Strengthening linkages

Putting information to work for better interventions

Appropriate technologies for livelihoods, enterprise development & conservation
K
eystone has been working in the Nilgiri Biosphere Reserve (NBR) over the last 21 years (since 1993) with indigenous communities on eco-development initiatives. During the last couple of years, seven thematic areas have taken form, derived from the original idea of a holistic approach to the issues of livelihoods, conservation & enterprise. These areLivelihoodConservationOrganic Market DevelopmentCulture & PeopleEnvironmental GovernanceTraining & Information and Finance & Administration.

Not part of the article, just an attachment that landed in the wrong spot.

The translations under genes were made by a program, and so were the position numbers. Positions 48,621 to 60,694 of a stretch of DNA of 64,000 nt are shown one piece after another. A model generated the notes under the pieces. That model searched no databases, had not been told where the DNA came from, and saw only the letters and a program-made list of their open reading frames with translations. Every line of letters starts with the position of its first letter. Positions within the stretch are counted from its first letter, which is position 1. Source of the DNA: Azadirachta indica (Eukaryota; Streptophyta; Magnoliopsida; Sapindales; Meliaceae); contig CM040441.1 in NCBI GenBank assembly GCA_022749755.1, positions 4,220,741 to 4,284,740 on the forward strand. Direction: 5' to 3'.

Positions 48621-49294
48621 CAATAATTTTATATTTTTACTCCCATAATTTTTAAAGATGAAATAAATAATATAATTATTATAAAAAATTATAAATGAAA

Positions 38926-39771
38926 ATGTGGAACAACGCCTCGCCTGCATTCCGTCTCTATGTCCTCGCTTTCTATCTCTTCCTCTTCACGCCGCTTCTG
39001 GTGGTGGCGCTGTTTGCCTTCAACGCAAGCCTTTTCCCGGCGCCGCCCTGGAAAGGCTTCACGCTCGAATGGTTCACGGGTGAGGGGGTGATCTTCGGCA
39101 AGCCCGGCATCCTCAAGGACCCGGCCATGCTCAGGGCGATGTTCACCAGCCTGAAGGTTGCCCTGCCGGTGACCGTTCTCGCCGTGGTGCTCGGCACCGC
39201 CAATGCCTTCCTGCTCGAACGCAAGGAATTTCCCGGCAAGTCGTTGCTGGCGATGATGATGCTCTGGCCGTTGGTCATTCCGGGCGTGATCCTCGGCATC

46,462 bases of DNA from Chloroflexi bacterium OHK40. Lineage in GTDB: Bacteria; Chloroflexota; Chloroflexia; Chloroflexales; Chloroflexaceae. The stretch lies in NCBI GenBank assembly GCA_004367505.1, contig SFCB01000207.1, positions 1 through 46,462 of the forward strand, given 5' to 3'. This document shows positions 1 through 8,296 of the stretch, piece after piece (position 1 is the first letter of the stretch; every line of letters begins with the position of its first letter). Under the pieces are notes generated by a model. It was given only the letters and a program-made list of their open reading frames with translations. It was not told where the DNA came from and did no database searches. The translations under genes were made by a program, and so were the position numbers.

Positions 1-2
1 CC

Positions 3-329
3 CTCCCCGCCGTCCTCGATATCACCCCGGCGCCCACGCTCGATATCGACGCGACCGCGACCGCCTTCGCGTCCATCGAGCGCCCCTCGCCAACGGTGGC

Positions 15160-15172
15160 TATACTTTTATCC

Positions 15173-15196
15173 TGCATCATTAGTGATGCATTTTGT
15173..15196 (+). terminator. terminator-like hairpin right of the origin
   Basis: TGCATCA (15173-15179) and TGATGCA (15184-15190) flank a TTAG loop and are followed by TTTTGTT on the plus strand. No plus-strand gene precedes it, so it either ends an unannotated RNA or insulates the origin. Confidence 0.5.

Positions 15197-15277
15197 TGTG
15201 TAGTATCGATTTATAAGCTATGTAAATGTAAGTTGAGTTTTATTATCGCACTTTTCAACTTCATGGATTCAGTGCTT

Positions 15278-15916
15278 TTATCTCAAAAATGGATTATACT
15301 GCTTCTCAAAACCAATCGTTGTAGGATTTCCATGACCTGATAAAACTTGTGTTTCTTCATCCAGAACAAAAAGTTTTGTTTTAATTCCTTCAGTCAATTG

Videos
 

Report from Biofach Nuremberg, 2015

Mathew was at Biofach Nuremberg this month – the biggest organic fair in the world takes place every year in Germany and attracts thousands of visitors to meet processors and traders from all parts of the globe. This year was no less. Importantly, the signing of the contract for the next Organic World Congress in 2017, was signed between IFOAM (www.ifoam.bio) and OFAI (www.ofai.org). Just after Biofach, the IFOAM World Board also met on the 14th & 15th of Feb – this meeting was a change as a day was kept aside to hold a workshop on various issues concerning IFOAM rather than just a decision making space. All credit to Frank Eyhorn and Matthew Holmes for organizing and keeping us focussed.

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Stakeholder Workshop on Human Wildlife Conflict